This panel discussion at last week’s Place Matters Conference explored questions about anti-racism efforts in London: How do we talk about racism? What does anti-racist work not look like? What are some direct actions we can take? Moderated by Jenna Rose Sands, in conversation with Anthea Williams, Amanda L. Kennedy, Alicia Samuel, Heenal Rajani, and Sâkihitowin Awâsis.
In this video, recorded for the Place Matters Conference last week, a panel discusses the question, “How can we make safe places for the most vulnerable people in our community?” Shelley Yeo hosts the discussion with Anthea Williams (Unity Project), Julie B (SafeSpace London), Leticia Mizon (The Nameless), Susan Macphail (former director of My Sisters Place), and Allison DeBlaire (519 Pursuit).
The Global Health Equity Collective is an organization of graduate and undergraduate students who create meaningful research, engagement and personal development opportunities for students of all disciplines at Western University. GHEC’s primary focus revolves around global health, but GHEC also works with the Centre for Research on Health Equity and Social Inclusion (CRHESI) on connecting students with local and community based research related to health equity and social inclusion and has a seat on CRHESI’s Governance Board. GHEC acts as a conduit for social action and public education while gradually developing a network of student organizations interested in global health, ethics and equity through collaborations which include Western International’s Power & Global Health Day as well as Western’s 2020 Indigenous Health Conference: A Journey to Mino Bimaadiziiwin. We are recruiting for a variety of volunteer student leadership positions, with varying degrees of commitment and responsibility.
The application can be accessed at: https://uwo.eu.qualtrics.com/jfe/form/SV_8piORYOtYY9ZDrD
In Personal support workers are the backbone of health care but the bottom of the power structure (originally published in The Conversation), Dr. Bharati Sethi (Assistant Professor, King’s School of Social Work, Western University) writes: “Sadly, it has taken COVID-19 to highlight the significant contribution to our collective well-being made by PSWs and other health-care workers. However, the voices of racialized PSWs remain at the margins of care discourse.”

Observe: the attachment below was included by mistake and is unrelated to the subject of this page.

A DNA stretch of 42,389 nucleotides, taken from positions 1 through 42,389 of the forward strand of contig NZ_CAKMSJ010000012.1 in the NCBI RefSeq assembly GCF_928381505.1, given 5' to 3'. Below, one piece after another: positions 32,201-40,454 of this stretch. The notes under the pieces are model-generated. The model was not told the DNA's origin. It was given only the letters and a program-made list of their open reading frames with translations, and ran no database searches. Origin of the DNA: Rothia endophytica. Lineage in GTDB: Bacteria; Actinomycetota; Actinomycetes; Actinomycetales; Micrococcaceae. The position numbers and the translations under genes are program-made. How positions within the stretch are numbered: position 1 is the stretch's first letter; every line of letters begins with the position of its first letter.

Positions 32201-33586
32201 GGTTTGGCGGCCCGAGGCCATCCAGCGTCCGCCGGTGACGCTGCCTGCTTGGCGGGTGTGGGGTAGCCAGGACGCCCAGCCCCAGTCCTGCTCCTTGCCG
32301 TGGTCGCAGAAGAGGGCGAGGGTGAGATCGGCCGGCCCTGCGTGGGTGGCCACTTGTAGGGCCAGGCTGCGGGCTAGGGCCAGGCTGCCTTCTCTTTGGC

Learn more: listen to an interview with Dr. Bharati Sethi on 980 CKNW (aired on September 5, 2020)
Friday, October 2, 2020
2:00 PM – 3:30 PM EDT
In this webinar, co-guest editors Dr. Fiona Webster (Associate Professor, Arthur Labatt Family School of Nursing, Western University) and Perri Tutelman (Clinical Psychology PhD Candidate, Dalhousie University) present the Canadian Journal of Pain Special Issue on Qualitative Research and Pain. The session will provide an overview of the contributions that qualitative methods can offer to pain research and will address three common controversies regarding qualitative research quality. Selected authors will present a sampling of studies published in the Special Issue that demonstrate novel theoretical and methodological advancements in the field.
Dr. Craig Dale (Assistant Professor at the Lawrence S. Bloomberg Faculty of Nursing, University of Toronto)
Dr. Nida Mustafa (Recent PhD graduate from the Social and Behavioural Health Sciences program, Dalla Lana School of Public Health, University of Toronto)
Dr. Sheila O’Keefe-McCarthy (Associate Professor in the Faculty of Applied Health Sciences, Department of Nursing, Brock University)
Dr. Francine Toye (Oxford University Hospitals NHS Foundation Trust)
Joletta Belton (Writer at MyCuppaJo.com and co-founder of the Endless Possibilities Initiative)
Please register for this live, online webinar at qualresearchpain.eventbrite.ca